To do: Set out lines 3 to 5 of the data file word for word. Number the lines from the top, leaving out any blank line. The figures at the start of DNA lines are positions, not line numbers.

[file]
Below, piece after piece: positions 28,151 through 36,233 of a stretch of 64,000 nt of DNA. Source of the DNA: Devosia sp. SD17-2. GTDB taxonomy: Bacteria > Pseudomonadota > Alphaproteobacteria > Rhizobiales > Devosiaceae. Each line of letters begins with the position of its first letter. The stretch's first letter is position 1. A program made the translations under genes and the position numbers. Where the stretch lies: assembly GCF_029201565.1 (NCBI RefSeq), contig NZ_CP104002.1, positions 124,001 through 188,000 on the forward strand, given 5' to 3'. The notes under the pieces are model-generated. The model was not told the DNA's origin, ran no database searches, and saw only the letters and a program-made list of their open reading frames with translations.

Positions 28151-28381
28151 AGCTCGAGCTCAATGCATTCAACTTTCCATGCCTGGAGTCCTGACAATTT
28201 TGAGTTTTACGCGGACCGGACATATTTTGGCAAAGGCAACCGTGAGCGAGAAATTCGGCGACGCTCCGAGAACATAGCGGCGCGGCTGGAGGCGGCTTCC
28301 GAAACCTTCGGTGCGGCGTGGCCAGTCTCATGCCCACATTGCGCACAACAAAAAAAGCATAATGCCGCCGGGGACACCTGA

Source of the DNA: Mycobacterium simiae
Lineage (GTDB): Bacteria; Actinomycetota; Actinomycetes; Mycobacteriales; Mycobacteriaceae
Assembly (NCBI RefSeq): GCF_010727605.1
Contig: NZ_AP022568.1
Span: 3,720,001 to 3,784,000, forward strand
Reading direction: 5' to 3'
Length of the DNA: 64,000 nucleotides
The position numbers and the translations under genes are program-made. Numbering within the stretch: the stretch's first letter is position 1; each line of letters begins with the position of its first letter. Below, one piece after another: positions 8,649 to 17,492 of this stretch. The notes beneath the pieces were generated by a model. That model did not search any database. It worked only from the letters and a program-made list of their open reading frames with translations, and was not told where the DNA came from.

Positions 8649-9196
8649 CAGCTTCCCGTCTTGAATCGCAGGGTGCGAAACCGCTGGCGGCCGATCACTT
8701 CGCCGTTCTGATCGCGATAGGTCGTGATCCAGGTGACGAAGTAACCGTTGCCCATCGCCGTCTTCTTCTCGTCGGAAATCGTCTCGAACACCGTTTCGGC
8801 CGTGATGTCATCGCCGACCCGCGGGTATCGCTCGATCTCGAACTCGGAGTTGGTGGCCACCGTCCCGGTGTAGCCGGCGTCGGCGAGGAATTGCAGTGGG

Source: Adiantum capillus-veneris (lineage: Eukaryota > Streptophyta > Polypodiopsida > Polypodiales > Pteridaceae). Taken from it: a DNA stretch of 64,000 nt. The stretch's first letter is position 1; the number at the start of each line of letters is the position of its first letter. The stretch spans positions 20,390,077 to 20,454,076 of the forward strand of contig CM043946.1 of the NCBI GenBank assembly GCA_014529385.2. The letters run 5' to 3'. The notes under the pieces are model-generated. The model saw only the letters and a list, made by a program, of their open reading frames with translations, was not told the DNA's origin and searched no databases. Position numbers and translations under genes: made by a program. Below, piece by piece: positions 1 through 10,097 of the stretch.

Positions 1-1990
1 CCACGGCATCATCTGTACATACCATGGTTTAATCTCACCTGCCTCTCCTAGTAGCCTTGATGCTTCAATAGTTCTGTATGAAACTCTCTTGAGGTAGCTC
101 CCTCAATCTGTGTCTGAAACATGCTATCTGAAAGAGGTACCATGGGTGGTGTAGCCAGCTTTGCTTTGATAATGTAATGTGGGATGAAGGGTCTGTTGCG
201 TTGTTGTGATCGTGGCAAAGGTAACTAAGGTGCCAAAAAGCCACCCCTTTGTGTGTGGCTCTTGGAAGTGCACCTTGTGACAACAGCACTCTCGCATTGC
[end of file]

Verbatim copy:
28151 AGCTCGAGCTCAATGCATTCAACTTTCCATGCCTGGAGTCCTGACAATTT
28201 TGAGTTTTACGCGGACCGGACATATTTTGGCAAAGGCAACCGTGAGCGAGAAATTCGGCGACGCTCCGAGAACATAGCGGCGCGGCTGGAGGCGGCTTCC
28301 GAAACCTTCGGTGCGGCGTGGCCAGTCTCATGCCCACATTGCGCACAACAAAAAAAGCATAATGCCGCCGGGGACACCTGA